The Future of the Internet by Tim Berners-Lee

Please indulge me as I am still on a quest to get back to the future. In a post I did yesterday, I enjoyed a chuckle as the blogosphere got their panties in a bunch about Tim Berners-Lee, the founder of the Internet, and his criteria for contacting him. It all began because somebody wanted to know what his take was on the future of his little invention.

So I found this testimony that Berners-Lee gave last March before the United States House of Representatives Committee on Energy and Commerce, Subcommittee on Telecommunications and the Internet. And here's a snippet in which he delivers his vision of the future:
"In the future, the Web will seem like it's everywhere, not just on our desktop or mobile device. As LCD technology becomes cheaper, walls of rooms, and even walls of buildings, will become display surfaces for information from the Web. Much of the information that we receive today through a specialized application such as a database or a spreadsheet will come directly from the Web. Pervasive and ubiquitous web applications hold much opportunity for innovation and social enrichment. They also pose significant public policy challenges. Nearly all of the information displayed is speech but is being done in public, possibly in a manner accessible to children. Some of this information is bound to be personal, raising privacy questions. Finally, inasmuch as this new ubiquitous face of the Web is public, it will shape the nature of the public spaces we work, shop, do politics, and socialize in."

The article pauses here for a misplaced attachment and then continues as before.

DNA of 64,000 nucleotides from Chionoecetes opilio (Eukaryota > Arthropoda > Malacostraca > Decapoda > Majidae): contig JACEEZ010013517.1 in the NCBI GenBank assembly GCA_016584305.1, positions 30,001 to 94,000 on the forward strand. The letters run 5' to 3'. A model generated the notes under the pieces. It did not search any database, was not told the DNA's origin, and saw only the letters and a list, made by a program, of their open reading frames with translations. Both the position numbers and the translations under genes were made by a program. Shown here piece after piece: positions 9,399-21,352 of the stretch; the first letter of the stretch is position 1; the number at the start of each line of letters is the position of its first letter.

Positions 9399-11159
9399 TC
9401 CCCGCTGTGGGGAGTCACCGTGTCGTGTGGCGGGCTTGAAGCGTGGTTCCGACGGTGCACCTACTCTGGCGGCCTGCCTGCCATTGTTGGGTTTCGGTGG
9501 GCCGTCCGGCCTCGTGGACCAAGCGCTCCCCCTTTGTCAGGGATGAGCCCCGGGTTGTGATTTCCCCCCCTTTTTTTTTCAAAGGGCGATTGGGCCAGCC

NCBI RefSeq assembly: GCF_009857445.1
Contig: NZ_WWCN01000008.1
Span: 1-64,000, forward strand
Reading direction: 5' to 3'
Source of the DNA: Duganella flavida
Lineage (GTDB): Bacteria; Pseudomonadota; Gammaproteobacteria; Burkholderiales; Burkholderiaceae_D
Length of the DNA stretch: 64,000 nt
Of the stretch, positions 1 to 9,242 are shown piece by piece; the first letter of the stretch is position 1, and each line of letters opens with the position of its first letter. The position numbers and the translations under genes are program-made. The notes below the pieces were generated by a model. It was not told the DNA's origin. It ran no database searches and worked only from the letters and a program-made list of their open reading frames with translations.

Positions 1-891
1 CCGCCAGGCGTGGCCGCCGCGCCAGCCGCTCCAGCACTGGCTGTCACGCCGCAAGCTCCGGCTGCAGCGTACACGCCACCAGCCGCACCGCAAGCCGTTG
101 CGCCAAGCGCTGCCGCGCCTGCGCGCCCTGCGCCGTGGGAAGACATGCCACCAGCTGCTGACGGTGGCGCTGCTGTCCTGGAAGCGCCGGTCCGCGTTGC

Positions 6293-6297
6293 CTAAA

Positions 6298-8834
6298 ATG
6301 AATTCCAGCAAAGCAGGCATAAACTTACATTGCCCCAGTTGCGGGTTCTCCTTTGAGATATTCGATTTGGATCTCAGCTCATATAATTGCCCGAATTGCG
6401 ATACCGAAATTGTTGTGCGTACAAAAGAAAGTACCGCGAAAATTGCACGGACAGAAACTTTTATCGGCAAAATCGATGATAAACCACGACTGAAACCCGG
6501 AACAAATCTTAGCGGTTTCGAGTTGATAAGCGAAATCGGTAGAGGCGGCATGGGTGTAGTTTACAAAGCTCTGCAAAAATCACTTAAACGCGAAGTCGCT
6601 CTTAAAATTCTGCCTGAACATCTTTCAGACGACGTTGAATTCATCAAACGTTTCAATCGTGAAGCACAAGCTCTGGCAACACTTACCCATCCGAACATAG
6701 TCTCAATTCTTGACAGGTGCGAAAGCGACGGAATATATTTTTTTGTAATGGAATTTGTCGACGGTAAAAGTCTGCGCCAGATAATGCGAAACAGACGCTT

Read the entire testimony from Tim Berners-Lee here.




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